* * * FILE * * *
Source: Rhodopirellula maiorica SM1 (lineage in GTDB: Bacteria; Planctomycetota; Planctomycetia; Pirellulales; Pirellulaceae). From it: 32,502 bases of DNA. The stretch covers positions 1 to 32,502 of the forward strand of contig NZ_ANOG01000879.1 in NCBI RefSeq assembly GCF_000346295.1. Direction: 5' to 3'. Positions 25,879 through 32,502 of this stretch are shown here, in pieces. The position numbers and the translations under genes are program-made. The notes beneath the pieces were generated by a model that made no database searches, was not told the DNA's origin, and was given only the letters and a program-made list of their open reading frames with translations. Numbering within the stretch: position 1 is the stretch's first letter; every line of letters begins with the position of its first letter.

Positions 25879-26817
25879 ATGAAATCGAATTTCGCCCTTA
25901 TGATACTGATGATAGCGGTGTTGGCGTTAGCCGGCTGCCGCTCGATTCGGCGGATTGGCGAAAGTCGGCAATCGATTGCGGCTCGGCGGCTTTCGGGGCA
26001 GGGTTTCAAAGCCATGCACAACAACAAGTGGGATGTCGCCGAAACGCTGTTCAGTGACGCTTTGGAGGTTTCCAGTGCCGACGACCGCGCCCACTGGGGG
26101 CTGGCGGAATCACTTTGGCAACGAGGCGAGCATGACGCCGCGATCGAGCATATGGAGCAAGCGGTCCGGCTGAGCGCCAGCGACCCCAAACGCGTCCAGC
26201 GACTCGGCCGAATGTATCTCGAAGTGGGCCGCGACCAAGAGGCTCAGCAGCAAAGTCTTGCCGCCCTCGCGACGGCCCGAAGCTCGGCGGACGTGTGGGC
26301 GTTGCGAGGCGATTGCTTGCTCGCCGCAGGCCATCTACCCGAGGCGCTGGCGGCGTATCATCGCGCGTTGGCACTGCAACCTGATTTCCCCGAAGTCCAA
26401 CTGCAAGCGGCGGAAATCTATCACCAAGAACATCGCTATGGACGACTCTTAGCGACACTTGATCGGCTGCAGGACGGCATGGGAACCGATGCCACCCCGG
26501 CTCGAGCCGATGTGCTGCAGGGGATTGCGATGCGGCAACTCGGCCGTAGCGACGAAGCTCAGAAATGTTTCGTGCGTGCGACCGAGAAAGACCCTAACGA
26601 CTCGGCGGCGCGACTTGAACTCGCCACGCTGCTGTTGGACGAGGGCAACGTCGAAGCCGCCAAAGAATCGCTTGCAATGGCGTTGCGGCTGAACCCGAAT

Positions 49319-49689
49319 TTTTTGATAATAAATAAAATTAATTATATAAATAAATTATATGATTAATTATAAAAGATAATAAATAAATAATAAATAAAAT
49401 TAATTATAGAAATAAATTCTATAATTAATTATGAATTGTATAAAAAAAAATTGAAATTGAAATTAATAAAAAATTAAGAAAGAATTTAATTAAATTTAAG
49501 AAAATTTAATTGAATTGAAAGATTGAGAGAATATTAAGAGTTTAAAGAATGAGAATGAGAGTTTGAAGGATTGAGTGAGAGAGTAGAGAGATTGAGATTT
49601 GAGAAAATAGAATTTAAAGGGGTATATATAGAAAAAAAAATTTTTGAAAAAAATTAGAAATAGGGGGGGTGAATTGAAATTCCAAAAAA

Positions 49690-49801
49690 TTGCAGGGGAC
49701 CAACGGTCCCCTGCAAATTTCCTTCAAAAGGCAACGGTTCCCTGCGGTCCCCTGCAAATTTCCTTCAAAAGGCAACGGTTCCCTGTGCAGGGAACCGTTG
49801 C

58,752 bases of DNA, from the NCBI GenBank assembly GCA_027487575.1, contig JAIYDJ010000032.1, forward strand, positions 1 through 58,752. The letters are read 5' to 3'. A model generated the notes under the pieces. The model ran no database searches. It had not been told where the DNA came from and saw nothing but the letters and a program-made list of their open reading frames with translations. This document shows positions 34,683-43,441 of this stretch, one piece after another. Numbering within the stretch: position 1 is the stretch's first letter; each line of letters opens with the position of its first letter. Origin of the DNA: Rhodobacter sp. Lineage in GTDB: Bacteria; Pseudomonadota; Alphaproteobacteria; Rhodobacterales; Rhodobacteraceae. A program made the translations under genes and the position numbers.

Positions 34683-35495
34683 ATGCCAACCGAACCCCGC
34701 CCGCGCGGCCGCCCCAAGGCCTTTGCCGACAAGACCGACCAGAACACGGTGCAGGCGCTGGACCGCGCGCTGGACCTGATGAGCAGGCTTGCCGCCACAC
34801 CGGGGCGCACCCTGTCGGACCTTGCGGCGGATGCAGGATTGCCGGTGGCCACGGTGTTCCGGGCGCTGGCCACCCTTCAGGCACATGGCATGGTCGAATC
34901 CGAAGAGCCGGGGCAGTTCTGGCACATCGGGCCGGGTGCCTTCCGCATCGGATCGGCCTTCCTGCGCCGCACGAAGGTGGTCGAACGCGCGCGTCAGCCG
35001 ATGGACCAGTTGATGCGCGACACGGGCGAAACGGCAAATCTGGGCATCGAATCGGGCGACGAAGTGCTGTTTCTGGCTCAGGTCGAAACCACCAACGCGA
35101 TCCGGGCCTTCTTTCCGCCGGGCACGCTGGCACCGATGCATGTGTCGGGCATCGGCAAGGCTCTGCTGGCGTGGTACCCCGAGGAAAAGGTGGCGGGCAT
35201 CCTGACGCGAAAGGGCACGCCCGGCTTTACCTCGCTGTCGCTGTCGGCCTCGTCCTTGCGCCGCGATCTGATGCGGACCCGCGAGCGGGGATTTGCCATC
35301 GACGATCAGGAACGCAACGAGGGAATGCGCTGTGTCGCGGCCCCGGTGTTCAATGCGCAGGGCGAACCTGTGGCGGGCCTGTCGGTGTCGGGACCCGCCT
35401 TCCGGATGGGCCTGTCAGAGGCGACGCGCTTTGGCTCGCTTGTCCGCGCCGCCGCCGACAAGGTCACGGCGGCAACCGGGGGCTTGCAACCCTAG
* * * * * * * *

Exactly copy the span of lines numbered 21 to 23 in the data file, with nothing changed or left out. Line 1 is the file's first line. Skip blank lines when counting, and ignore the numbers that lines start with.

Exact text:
58,752 bases of DNA, from the NCBI GenBank assembly GCA_027487575.1, contig JAIYDJ010000032.1, forward strand, positions 1 through 58,752. The letters are read 5' to 3'. A model generated the notes under the pieces. The model ran no database searches. It had not been told where the DNA came from and saw nothing but the letters and a program-made list of their open reading frames with translations. This document shows positions 34,683-43,441 of this stretch, one piece after another. Numbering within the stretch: position 1 is the stretch's first letter; each line of letters opens with the position of its first letter. Origin of the DNA: Rhodobacter sp. Lineage in GTDB: Bacteria; Pseudomonadota; Alphaproteobacteria; Rhodobacterales; Rhodobacteraceae. A program made the translations under genes and the position numbers.

Positions 34683-35495
34683 ATGCCAACCGAACCCCGC